Title: 1304 - Nutrition Contributes to the Relationship Between Tooth Loss and Mortality
Takako Hiratsuka (Presenter)
Takamasa Komiyama, Tohoku University
Takashi ohi, Tohoku University
Akito Tsuboi, Tohoku University
Fumiya Tanji, Tohoku University Graduate School of Medicine
Yasutake Tomata, Tohoku University Graduate School of Medicine
Ichiro Tsuji, Tohoku University Graduate School of Medicine
Makoto Watanabe, Tohoku Fukushi University
Yoshinori Hattori, Tohoku University
Objectives: A growing number of epidemiological studies have shown the association between tooth loss and mortality. Nutritional status and systemic inflammation are reported to be potential contributors to the relationship between tooth loss and mortality. The purpose of this study was to examine whether nutritional status or systemic inflammation contributed to the association between tooth loss and mortality in elderly community-dwelling Japanese adults.
Methods: This prospective cohort study targeted community-dwelling adults aged ≥ 70 years (N = 891) in Japan. The number of remaining teeth was counted by specially trained dentists. Participants were divided into four groups according to their number of remaining teeth (edentulous, 1–9 teeth, 10–19 teeth, ≥ 20 teeth). Nutritional status and systemic inflammation were evaluated using serum albumin level and high-sensitivity C-reactive protein level, respectively. The outcome variable was all-cause mortality from survey baseline in 2003 to 2016. The Cox proportional hazard model was used to estimate hazard ratios (HRs) for the association between the number of remaining teeth and mortality, and the contributions of nutrition status and systemic inflammation. Covariates were age, sex, smoking, alcohol consumption, medical history, duration of education, depressive symptoms, cognitive impairment, and physical function.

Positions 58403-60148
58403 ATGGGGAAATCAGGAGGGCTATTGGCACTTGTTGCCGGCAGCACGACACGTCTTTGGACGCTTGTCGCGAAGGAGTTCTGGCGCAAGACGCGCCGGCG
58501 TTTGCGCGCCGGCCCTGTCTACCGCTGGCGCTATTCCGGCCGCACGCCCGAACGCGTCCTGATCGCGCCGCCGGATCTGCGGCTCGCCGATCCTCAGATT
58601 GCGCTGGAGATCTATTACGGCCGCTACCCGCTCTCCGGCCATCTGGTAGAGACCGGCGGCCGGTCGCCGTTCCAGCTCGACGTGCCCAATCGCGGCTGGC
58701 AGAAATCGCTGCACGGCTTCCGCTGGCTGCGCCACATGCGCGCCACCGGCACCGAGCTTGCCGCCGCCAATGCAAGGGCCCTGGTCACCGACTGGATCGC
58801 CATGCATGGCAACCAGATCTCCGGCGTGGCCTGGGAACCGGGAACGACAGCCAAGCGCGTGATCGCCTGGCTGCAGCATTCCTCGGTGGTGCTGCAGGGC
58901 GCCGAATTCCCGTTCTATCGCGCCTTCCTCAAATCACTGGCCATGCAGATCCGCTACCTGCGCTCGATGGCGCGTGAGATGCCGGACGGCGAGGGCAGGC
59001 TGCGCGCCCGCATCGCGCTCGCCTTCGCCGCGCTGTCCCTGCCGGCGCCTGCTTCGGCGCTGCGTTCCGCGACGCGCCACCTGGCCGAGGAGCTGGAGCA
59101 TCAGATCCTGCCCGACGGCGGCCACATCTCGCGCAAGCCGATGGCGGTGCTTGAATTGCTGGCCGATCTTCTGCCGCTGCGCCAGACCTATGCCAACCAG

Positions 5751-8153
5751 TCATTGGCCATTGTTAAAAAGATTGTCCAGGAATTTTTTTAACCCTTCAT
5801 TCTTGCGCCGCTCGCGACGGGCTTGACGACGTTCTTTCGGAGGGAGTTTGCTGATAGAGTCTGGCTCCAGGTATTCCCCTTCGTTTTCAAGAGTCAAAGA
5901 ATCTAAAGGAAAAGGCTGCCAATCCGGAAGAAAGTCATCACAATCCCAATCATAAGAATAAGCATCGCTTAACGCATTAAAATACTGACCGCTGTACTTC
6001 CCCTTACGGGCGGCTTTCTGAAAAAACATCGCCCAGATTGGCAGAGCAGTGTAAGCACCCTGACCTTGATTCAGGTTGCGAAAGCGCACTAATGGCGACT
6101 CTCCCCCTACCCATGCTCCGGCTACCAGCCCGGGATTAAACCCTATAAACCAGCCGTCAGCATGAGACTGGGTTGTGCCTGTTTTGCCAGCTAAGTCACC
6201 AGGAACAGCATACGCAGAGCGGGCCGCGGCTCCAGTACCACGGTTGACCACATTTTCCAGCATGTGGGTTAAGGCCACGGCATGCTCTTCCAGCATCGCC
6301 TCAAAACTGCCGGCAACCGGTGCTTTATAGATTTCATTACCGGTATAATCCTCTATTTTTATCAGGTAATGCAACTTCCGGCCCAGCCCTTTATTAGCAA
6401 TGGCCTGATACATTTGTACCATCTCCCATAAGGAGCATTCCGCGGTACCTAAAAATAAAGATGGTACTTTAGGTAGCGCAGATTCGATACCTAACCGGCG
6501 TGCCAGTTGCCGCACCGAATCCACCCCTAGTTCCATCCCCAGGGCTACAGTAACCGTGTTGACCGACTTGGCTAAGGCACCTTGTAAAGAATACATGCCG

Results: 317 participants died during a follow-up period of 9620 person-years. In the adjusted model, the hazard ratios for mortality were significantly higher for edentulous participants (HR: 1.83, 95% confidence interval [CI]: 1.30–2.57) and those with 1–9 teeth (HR: 1.76, 95%CI: 1.28–2.41) than for those with ≥ 20 teeth. Mediation analyses showed that nutritional status contributed to increased HRs in edentulous individuals, those with 1–9 teeth, and participants with 10–19 teeth, but systemic inflammation was not a contributing factor.
Conclusions: These findings suggested that tooth loss was associated with mortality through changes in nutritional status in community-dwelling elderly population.
The submitter must disclose the names of the organizations with which any author have a relationship, the nature of the relationship, and the clinical or research area involved. The following is submitted: NONE